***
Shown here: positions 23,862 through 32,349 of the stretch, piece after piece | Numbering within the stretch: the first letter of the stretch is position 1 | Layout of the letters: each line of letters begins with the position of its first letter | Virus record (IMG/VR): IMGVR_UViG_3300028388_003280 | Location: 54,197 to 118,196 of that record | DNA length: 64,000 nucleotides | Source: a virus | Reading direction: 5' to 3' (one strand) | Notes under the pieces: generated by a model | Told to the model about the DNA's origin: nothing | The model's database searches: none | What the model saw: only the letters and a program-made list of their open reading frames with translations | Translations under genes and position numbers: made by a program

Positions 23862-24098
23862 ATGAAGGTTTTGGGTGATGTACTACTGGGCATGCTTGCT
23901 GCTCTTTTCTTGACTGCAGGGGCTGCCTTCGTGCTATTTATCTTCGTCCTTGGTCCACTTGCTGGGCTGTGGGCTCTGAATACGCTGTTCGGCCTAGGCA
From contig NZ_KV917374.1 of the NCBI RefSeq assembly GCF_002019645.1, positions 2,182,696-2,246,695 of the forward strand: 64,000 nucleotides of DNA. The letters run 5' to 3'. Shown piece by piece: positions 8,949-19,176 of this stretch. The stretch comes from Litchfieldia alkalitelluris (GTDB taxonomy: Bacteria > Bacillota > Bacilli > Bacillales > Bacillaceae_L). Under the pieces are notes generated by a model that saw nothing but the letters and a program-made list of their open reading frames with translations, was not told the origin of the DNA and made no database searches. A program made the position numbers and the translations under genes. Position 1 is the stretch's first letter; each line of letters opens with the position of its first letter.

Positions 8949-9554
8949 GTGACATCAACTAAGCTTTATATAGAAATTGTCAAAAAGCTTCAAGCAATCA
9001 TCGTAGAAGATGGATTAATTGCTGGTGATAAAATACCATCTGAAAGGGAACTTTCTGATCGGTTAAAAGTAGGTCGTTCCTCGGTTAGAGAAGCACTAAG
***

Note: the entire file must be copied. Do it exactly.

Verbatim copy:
Shown here: positions 23,862 through 32,349 of the stretch, piece after piece | Numbering within the stretch: the first letter of the stretch is position 1 | Layout of the letters: each line of letters begins with the position of its first letter | Virus record (IMG/VR): IMGVR_UViG_3300028388_003280 | Location: 54,197 to 118,196 of that record | DNA length: 64,000 nucleotides | Source: a virus | Reading direction: 5' to 3' (one strand) | Notes under the pieces: generated by a model | Told to the model about the DNA's origin: nothing | The model's database searches: none | What the model saw: only the letters and a program-made list of their open reading frames with translations | Translations under genes and position numbers: made by a program

Positions 23862-24098
23862 ATGAAGGTTTTGGGTGATGTACTACTGGGCATGCTTGCT
23901 GCTCTTTTCTTGACTGCAGGGGCTGCCTTCGTGCTATTTATCTTCGTCCTTGGTCCACTTGCTGGGCTGTGGGCTCTGAATACGCTGTTCGGCCTAGGCA
From contig NZ_KV917374.1 of the NCBI RefSeq assembly GCF_002019645.1, positions 2,182,696-2,246,695 of the forward strand: 64,000 nucleotides of DNA. The letters run 5' to 3'. Shown piece by piece: positions 8,949-19,176 of this stretch. The stretch comes from Litchfieldia alkalitelluris (GTDB taxonomy: Bacteria > Bacillota > Bacilli > Bacillales > Bacillaceae_L). Under the pieces are notes generated by a model that saw nothing but the letters and a program-made list of their open reading frames with translations, was not told the origin of the DNA and made no database searches. A program made the position numbers and the translations under genes. Position 1 is the stretch's first letter; each line of letters opens with the position of its first letter.

Positions 8949-9554
8949 GTGACATCAACTAAGCTTTATATAGAAATTGTCAAAAAGCTTCAAGCAATCA
9001 TCGTAGAAGATGGATTAATTGCTGGTGATAAAATACCATCTGAAAGGGAACTTTCTGATCGGTTAAAAGTAGGTCGTTCCTCGGTTAGAGAAGCACTAAG